SHERIDAN — Jack Tarter has spent more than three decades helping veterans. After retiring from a 35-year career as superintendent of the Veterans Home of Wyoming and 30 years in the Wyoming National Guard, Tarter now volunteers his time to veteran organizations, including as the commissioner serving Sheridan and Johnson counties on the Wyoming Veterans Commission. 

Tarter’s latest effort: offering food cards, through his position as a Wyoming Veterans Commission member, to Buffalo and Sheridan veterans in need. 

The food card program began after the Bob Woodruff Foundation — with funding from Craigslist founder Craig Newmark Philanthropies — reached out to the commission. Wyoming Veterans Commission Executive Director Tim Sheppard said the philanthropists asked how they could impact veteran hunger in Wyoming. 

The commission came up with the idea of offering veterans gift cards to local grocery stores. 

The commission used foundation grants to do just that. The commission’s food card initiative soon partnered with other foundations and First Lady of Wyoming Jennie Gordon’s Wyoming Hunger Initiative, Sheppard explained. From a $2,500 initial grant, the program grew into a program with more than $60,000 to offer veterans.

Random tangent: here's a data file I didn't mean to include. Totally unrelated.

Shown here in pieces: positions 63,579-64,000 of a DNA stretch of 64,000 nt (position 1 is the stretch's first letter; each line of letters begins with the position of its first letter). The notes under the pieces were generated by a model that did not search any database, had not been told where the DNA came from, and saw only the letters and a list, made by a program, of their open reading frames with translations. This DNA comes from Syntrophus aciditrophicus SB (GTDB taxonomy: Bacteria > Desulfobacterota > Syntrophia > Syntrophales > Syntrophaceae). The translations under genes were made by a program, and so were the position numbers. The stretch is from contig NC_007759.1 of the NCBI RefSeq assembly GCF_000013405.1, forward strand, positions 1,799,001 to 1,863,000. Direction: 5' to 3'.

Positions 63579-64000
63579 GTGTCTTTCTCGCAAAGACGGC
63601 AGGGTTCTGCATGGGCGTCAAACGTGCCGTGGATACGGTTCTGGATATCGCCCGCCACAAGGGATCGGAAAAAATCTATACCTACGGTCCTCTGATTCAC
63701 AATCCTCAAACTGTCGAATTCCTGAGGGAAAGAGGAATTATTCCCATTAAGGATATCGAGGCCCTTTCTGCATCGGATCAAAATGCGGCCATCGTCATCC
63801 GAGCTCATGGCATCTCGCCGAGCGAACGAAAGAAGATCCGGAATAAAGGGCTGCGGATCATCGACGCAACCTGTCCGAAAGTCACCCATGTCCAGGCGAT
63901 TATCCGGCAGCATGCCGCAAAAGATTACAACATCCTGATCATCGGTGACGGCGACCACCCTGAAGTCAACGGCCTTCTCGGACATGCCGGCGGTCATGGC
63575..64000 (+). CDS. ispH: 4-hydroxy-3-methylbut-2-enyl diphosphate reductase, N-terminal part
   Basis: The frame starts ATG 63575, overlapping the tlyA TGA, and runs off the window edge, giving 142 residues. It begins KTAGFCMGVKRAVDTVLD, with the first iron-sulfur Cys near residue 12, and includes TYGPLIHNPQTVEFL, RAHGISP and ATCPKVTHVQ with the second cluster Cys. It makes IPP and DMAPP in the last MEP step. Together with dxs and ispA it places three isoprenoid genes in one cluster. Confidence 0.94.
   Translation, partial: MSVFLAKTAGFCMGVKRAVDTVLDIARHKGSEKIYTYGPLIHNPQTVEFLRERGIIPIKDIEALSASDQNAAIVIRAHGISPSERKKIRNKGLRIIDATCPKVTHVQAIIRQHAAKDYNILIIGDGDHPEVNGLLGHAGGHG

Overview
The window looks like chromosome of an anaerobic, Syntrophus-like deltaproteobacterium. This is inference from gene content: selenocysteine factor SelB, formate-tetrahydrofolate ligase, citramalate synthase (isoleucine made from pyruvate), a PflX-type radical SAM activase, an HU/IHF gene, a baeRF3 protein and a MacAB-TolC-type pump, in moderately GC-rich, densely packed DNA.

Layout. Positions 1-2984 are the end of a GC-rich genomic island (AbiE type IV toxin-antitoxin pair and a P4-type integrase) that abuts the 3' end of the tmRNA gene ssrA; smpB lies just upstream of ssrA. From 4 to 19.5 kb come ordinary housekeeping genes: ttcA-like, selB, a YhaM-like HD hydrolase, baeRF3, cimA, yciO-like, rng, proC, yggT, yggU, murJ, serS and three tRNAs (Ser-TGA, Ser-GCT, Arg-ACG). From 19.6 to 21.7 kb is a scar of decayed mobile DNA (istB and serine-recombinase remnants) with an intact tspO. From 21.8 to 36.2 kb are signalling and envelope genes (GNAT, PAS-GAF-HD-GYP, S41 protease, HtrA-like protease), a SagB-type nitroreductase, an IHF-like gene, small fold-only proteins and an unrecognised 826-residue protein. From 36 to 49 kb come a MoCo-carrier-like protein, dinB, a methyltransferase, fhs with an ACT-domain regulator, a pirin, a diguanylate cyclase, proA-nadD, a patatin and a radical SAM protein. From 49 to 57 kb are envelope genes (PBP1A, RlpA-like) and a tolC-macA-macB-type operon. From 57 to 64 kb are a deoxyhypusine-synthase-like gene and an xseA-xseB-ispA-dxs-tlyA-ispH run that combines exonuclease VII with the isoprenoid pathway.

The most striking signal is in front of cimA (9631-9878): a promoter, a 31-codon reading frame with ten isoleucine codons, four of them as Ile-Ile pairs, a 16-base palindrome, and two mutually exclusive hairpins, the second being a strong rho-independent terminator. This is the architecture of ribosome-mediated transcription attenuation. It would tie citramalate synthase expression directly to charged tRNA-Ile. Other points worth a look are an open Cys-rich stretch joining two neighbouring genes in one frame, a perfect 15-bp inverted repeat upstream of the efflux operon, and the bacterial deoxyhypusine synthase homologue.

Although food insecurity — or lacking access to enough food for a healthy lifestyle — among veterans can be difficult to quantify, there appears to be demand for veterans’ food assistance programs. According to the U.S. Department of Veterans Affairs’ Nutrition and Food Services Program, for instance, veterans who served in wars in Iraq and Afghanistan are nearly two-times more likely to be food insecure than the general population.

Since the food card program’s founding, Wyoming Veterans commissioners across the state have handed out food cards to food insecure veterans. 

Tarter started handing out cards last year, after Sheppard sent him information about a particular veteran in Sheridan who needed money for food. Commissioners receive referrals from organizations working with veterans, including Volunteers of America Northern Rockies and the Wyoming Army National Guard, Tarter said. After these organizations identify veterans in need of food assistance, Tarter contacts the veterans to distribute food cards. 

So far, Tarter has not encountered a circumstance in which veterans requested food cards for themselves. 

Tarter said he's given out five food cards: one in Buffalo and four in Sheridan. While he sends veterans based in Buffalo to Lynn’s Superfoods, he sends those based in Sheridan shopping at Ridley’s Family Markets. 

The only challenge he has faced so far, Tarter said, has been braving winter weather to reach veterans in Sheridan from his home in Buffalo. 

“The one thing that was a little tough…was having to drive over there in a snowstorm to buy the food card,” Tarter said.

In response, Tarter worked with Ridley’s to create a system to bypass this issue and save himself a potentially icy drive to Sheridan. Now, said Ridley’s Grocery Manager Trish Schaeffer, Tarter can request gift cards for veterans by phone. 

“Ridley’s has just been wonderful to work with,” Tarter said.

All of the veterans Tarter’s provided food cards have been very appreciative of the assistance, he said. One veteran, who Tarter gave a food card earlier this month, said it could not have come at a better time. 

“You can tell that it helped them get over a hump,” Tarter said. 

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